“Nostalgia in reverse, the longing for yet another strange land.”
Visas are an absolute nightmare and unfortunately end up dictating travel plans for us voyagers. They are expensive, oppressive, and for some countries, downright frustrating or impossible to obtain. Three months seems to be a pretty typical visa allowance, and many of these can be bought on arrival (for most of South America this is true, as well as Nepal, the USA, Europe, Turkey…). They typically range from thirty to a hundred dollars which adds up quickly when you are traveling through entire continents. There are other countries which only allow a month or two (Uzbekistan and Tajikistan), and many, including the Stan’s, India, Iran, and Burma, China, and Mongolia… which need to be obtained in advance. This is especially frustrating when you are on the go and have to spend two weeks in some big city waiting for the slow process to unfold. There are a few surprises, such as Kyrgyzstan which allows 60 days free entry, and Georgia where you can stay a full year, but these are unfortunately exceptions to the rule.
A few days ago I visited the Nepali immigration office in order to extend my visa. Nepal allows a five month stay within a calendar year, and having only used a month and a half since 2014 began, I still have quite a few months possible. I had checked on the website before arriving and knew that I needed a passport photo, my passport and a copy of it, and the form that you get at the office. I arrived by 10h00 even though it only opens at 10h30, and there were already a few people waiting. Of course it’s Nepal, so everything runs late, and they didn’t start taking application before 11h00. When I finally got to the front they informed me that I also needed a photocopy of my visa page, something that was not stated on the website nor on the wall in front of me with instructions. I had to leave, get the page photocopied, and return to the back of a very long line.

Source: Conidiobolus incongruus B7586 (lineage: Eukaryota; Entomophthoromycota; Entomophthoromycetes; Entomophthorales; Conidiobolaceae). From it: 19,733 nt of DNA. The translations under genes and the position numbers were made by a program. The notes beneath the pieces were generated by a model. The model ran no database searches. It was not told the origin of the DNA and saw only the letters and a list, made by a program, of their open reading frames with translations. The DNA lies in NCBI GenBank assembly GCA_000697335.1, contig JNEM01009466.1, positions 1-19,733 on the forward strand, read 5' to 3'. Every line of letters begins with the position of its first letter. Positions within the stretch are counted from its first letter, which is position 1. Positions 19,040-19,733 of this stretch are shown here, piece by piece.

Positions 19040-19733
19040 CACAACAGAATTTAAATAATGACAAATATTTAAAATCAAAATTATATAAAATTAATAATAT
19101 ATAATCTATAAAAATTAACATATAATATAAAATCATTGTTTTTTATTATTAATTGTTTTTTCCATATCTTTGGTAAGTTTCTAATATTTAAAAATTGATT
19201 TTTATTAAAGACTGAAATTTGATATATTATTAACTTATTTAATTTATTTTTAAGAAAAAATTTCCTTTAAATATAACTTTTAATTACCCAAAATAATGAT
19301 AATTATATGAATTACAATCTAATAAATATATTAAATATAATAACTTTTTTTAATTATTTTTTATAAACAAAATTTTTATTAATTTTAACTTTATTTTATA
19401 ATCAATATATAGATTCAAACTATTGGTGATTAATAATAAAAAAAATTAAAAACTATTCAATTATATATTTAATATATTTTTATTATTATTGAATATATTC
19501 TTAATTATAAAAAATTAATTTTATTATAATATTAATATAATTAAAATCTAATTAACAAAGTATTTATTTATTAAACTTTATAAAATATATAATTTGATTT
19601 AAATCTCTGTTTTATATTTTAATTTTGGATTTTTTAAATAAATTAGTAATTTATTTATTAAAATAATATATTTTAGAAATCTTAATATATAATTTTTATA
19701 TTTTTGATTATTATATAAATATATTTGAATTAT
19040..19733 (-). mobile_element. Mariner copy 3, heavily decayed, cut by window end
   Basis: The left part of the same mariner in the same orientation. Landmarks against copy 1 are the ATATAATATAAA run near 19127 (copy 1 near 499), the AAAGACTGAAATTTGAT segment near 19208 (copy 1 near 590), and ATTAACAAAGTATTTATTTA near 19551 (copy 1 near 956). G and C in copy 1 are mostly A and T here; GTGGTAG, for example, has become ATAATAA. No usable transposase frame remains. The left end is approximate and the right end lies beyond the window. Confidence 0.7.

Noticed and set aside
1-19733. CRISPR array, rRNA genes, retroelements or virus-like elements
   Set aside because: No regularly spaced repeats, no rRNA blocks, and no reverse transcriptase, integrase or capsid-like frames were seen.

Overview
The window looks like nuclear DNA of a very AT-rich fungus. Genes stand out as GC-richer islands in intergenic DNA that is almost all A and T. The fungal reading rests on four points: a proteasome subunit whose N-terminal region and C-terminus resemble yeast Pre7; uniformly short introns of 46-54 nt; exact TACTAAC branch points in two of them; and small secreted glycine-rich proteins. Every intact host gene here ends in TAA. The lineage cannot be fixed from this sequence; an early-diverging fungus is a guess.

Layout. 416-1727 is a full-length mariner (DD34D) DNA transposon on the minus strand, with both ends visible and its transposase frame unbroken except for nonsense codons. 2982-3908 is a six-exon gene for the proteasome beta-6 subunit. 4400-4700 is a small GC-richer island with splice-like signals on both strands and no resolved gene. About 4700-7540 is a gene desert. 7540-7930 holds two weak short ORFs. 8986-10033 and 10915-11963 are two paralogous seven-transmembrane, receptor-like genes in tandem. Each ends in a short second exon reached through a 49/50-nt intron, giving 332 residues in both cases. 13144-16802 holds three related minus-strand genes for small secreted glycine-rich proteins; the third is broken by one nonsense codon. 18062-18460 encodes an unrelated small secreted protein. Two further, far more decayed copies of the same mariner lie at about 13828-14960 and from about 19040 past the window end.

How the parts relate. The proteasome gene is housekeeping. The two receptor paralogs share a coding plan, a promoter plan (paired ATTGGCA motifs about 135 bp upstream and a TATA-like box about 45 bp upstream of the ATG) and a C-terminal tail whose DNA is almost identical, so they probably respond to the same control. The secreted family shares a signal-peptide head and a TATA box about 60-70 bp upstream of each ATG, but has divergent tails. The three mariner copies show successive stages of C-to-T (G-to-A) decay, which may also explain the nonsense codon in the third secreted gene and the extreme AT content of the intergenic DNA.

I was trying to extend for three months, and seeing as I have almost forth month still allowed, that shouldn’t have been a problem. They told me that only a thirty day extension is possible though, and that I would have to come back again next month, unless of course I wanted to pay a little extra. I had no desire to see my money disappear into the greedy mans pocket, so I guess I’m going to have to go through this process again next month.
In almost all countries they require you to pay with USD regardless of where you are from or the local currency because the USD is considered stable. It is somewhat frustrating to us travelers as we are forced to carry large amounts of dollars with us throughout our trip. On the website it clearly stated that the visa needed to be paid in USD, and since I was prepared, I didn’t mind. Of course, when I got up to the counter with my dollars in hand they told me it could only be paid in Nepali rupees. Luckily I had brought both so I didn’t have to make yet another trip, but some of the travelers behind me weren’t so lucky. Ah, Nepali organization…
As a fellow traveller, I can only sympathize with you.
Oh well, that’s how we get interesting stories to tell~
I can totally sympathise with you! It took us 5 days and 5 separate visits to extend our Indonesian visa. Sigh.